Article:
Wine Not?
Design_first_wine_cellar
Design_first_wine_cellar

 

Canadians are drinking and buying more wine than ever. The most recent data from Statistics Canada show a 5% annual increase in wine consumption. A nation once closely associated with drinking domestic beer and spirits is increasingly opting for a glass of wine made in one of the country’s emerging growing regions or from around the world.

In February, Vinexpo released a detailed report on the world’s wine and spirits consumption that revealed Canadians enjoy more than 15 litres of wine per capita, or roughly 100 glasses per year. Having already moved into the No. 7 spot in world wine consumption, Canada is projected to increase its consumption by nearly 8% by 2018, the 12th biannual report indicates—more the double the global average.

As our taste for wine evolves, Canadians are becoming more knowledgeable about the different styles available and the need to properly store cherished bottles in the right conditions. Everyone from the occasional wine drinker to the ardent collector is bringing their passion home through various storage options, ranging from simple racking systems or small fridges for short-time cellaring to elaborate, purpose-built wine cellars or specialized “wine rooms.”

“It’s like golf,” says Janice Bednarz of Toronto’s Papro Wine Cellars & Consulting. “It’s become trendy. It’s become the thing to have.”

A company that’s been in the construction industry for more than 20 years, Papro has specialized in wine cellars for almost a decade and watched interest in their business grow alongside the wine boom, with clients including Mazenga Building Group, Mattamy Homes, Monarch Homes and Balmoral Custom Homes. With finished projects across the province and design work completed in the U.S. and Mexico, thanks to business garnered from their online site, Bednarz says the projects are as varied as their client base.

“Wine has become a topic of social interaction. You have your trendy new young wine drinker right through to collectors who see their wine collections as an investment and desire optimum storage conditions for aging five, 10 to 15 years,” Bednarz explains.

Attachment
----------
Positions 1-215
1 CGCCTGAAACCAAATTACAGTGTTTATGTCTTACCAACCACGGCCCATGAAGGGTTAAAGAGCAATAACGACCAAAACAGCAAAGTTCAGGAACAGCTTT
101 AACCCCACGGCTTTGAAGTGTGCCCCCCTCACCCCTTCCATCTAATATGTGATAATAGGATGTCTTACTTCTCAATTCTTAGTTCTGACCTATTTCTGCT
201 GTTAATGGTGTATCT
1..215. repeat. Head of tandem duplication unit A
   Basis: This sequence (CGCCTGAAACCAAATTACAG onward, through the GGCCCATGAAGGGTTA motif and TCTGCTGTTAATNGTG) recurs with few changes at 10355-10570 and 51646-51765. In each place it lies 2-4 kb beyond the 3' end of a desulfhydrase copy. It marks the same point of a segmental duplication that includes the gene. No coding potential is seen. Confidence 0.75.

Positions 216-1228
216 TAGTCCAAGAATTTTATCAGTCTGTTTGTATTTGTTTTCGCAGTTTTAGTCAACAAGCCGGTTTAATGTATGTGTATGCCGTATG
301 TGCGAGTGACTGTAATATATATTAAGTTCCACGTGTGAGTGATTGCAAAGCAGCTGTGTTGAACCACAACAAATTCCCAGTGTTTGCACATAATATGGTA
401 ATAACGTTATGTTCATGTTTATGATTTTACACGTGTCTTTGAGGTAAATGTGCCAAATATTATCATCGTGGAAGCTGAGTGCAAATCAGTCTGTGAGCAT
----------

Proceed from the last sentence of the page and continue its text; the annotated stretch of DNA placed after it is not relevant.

The company’s interests run the gamut from design to building to installation—virtually everything short of suggesting what fine vintages their clients should stock in their new cellars. For that, Bednarz says, they have a partnership with a wine management company that can advise on purchasing decisions and when to drink bottles for best enjoyment. “We don’t claim to be wine specialists,” she says. “We know how to properly take care of wine.”

Wine cellars are still a niche product, but a growing one. Figures from the LBCO state that most purchases are made en route to consumption. It’s typically only a matter of hours from the time of purchase to pouring. However, as sales at Ontario wineries continue to spike and gourmet travellers return home with keepsake bottles from wine tours at home and abroad, personal cellars are being developed to safely store these prized collections.

And as wine cellars are becoming a significant selling feature in model homes in high-end developments, an efficient and stylish cellar is one way to add value and cachet to a new or remodelled property.

“People are reinventing their living spaces. They’re looking at where they will be spending the most time in their homes and what their hobbies are and how to maximize those areas,” says Karen Anderson of Silvergate Homes, based in the heart of Niagara wine country.

A wine cellar might be a major enticement for some custom homebuyers in the same way that great room living, outdoor living or entertainment room might be for others, Anderson says. It’s now a fundamental part of the mix-and-match possibilities they offer to clients. “It’s just opening their eyes to the possibilities,” she explains. “Here’s your next hang-out.”

Kathy Chateauvert of Ajax-based custom home builder Fourteen Estates concurs. “Most of our cellars are walk-in style—most with a tempered seamless glass wall and door. It’s nice to have an area to sit and uncork. We’ve had homeowners host a dinner party in their wine cellar! Right now we’re doing one that includes a cigar humidor.”

The details make all the difference, Chateauvert explains. “Some clients have opted for old wine barrels with sinks and faucets built in for ‘spitting.’ We use Indirect lighting, so as not to affect the contents of the bottles, custom on-site built cabinetry and handmade racks—some with a slide-out magazine-style with hidden compartments in behind. Slate floors are typical. We also have to know where the drainage will be prior to construction and to ensure that proper insulation—usually foam with R12 minimum up to R22—goes in behind the cabinets/wine racking.